What causes lymphatic filariasis?

Mosquitos transmit the parasites from person to person, depositing the larvae through the skin from a bite. The larvae enter the lymphatic system and develop into worms over time, typically six to 12 months. These worms can live in their human host for several years, during which millions of immature forms known as microfilariae circulate in the blood. If the infected person is bitten by a mosquito, the mosquito will carry the filariae to another host, continuing the cycle of infection.

What are the risk factors for lymphatic filariasis?

A number of factors increase the risk of developing lymphatic filariasis. Not all people with risk factors will get lymphatic filariasis. Risk factors for lymphatic filariasis include:

  • Residence in tropical or subtropical areas where the disease is endemic
  • Travel in affected regions, although short-term travelers are at lower risk

Reducing your risk of lymphatic filariasis

Avoiding mosquito bites is the best way to reduce your risk of lymphatic filariasis. When visiting affected areas of the world, you can reduce your risk of getting or transmitting lymphatic filariasis through the following actions:

  • Avoiding mosquito bites
  • Sleeping in an air-conditioned room with closed windows
  • Sleeping under a mosquito net
  • Using insect repellant on exposed skin
  • Wearing long sleeves, long trousers, closed footwear (not sandals), and socks

How is lymphatic filariasis treated?

Treatment for lymphatic filariasis depends on whether the infection is active or has progressed to complications.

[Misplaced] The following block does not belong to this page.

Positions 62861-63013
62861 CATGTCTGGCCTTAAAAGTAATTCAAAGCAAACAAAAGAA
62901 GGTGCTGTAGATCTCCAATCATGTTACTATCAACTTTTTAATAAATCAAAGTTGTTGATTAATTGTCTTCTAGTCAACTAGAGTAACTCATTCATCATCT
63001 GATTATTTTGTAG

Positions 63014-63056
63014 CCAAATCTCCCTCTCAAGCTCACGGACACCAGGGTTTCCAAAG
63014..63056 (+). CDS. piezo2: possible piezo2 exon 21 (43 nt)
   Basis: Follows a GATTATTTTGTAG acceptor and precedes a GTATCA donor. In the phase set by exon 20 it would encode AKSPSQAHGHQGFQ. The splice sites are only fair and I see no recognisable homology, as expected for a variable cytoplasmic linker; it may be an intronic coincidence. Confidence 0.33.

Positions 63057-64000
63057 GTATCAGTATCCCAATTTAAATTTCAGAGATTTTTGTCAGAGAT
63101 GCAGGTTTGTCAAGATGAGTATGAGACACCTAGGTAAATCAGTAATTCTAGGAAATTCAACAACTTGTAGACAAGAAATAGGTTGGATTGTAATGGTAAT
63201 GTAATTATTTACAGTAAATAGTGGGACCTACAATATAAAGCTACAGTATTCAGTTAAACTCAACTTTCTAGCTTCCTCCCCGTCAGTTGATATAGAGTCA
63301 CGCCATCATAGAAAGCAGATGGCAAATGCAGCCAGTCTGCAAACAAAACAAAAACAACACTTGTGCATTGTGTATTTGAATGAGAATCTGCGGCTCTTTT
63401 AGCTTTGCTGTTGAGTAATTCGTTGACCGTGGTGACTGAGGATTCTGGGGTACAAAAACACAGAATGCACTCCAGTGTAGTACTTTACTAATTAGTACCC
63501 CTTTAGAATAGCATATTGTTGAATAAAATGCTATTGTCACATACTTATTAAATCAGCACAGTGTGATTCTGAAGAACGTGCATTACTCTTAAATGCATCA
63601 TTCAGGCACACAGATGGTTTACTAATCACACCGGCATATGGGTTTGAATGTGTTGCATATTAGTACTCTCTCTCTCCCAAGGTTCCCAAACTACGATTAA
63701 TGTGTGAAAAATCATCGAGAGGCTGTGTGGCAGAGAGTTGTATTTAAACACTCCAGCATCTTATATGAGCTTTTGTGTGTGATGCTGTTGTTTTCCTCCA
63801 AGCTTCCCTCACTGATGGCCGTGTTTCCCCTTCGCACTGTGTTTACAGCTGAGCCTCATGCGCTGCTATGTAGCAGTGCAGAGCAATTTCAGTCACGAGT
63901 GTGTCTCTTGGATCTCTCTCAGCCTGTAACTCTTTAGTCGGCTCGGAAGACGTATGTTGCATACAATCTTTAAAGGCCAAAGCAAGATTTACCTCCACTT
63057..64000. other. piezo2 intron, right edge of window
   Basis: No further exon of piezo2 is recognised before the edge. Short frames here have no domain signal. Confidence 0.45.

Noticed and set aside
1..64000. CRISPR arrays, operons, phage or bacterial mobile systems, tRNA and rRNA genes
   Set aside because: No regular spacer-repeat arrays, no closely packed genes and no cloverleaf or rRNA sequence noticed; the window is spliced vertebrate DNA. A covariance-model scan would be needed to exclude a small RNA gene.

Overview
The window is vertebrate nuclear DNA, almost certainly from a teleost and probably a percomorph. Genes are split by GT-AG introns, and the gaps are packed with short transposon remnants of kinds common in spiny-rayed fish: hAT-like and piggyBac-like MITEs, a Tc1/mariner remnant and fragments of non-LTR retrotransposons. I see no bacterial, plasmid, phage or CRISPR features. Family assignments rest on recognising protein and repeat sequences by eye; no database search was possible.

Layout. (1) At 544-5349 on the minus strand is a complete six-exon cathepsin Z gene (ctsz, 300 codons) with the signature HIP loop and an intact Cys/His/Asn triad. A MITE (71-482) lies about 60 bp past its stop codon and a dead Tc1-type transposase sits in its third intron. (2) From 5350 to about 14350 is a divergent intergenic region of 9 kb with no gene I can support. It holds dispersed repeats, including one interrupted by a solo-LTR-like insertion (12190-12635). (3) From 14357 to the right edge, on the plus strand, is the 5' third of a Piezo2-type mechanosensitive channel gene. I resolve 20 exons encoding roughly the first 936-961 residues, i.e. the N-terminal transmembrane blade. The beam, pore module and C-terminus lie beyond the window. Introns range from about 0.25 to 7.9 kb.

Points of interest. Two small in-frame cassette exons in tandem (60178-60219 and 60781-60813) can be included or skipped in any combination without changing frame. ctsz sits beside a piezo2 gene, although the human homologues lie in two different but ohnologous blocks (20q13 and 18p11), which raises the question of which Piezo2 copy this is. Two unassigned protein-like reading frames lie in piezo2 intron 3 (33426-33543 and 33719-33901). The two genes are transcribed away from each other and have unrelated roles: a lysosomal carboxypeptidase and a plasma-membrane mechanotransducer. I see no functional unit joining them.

Treatment for active infections

Diethylcarbamazine (DEC) is the drug of choice for treating lymphatic filariasis. This drug effectively kills the microfilariae.

Treatment for complications

Complications of lymphatic filariasis, such as lymphedema and elephantiasis, cannot be treated with DEC. The drug only kills active microfilariae.

Patients with lymphedema should be referred to a therapist, who can prescribe exercise, as well as maintenance and hygiene measures to prevent further infection.

Hydrocele (swelling of the scrotum) may be treated with surgery to relieve the swelling.

What are the potential complications of lymphatic filariasis?

Although many cases of lymphatic filariasis do not produce symptoms, getting prompt treatment is essential to avoid complications. You can help minimize your risk of serious complications by following the treatment plan you and your health care professional design specifically for you. Left untreated, filarial infection can progress to complications including:

  • Adverse effects of treatment
  • Elephantiasis
  • Hypersensitivity reaction to developing larvae
  • Kidney damage
  • Swelling of the limbs
  • Swelling of the genitals
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Medical Reviewer: William C. Lloyd III, MD, FACS
Last Review Date: 2021 Jan 11
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THIS TOOL DOES NOT PROVIDE MEDICAL ADVICE. It is intended for informational purposes only. It is not a substitute for professional medical advice, diagnosis or treatment. Never ignore professional medical advice in seeking treatment because of something you have read on the site. If you think you may have a medical emergency, immediately call your doctor or dial 911.
  1. Lymphatic filariasis. World Health Organization. http://www.who.int/lymphatic_filariasis/en/
  2. Lymphatic filariasis. Centers for Disease Control and Prevention. http://www.cdc.gov/parasites/lymphaticfilariasis/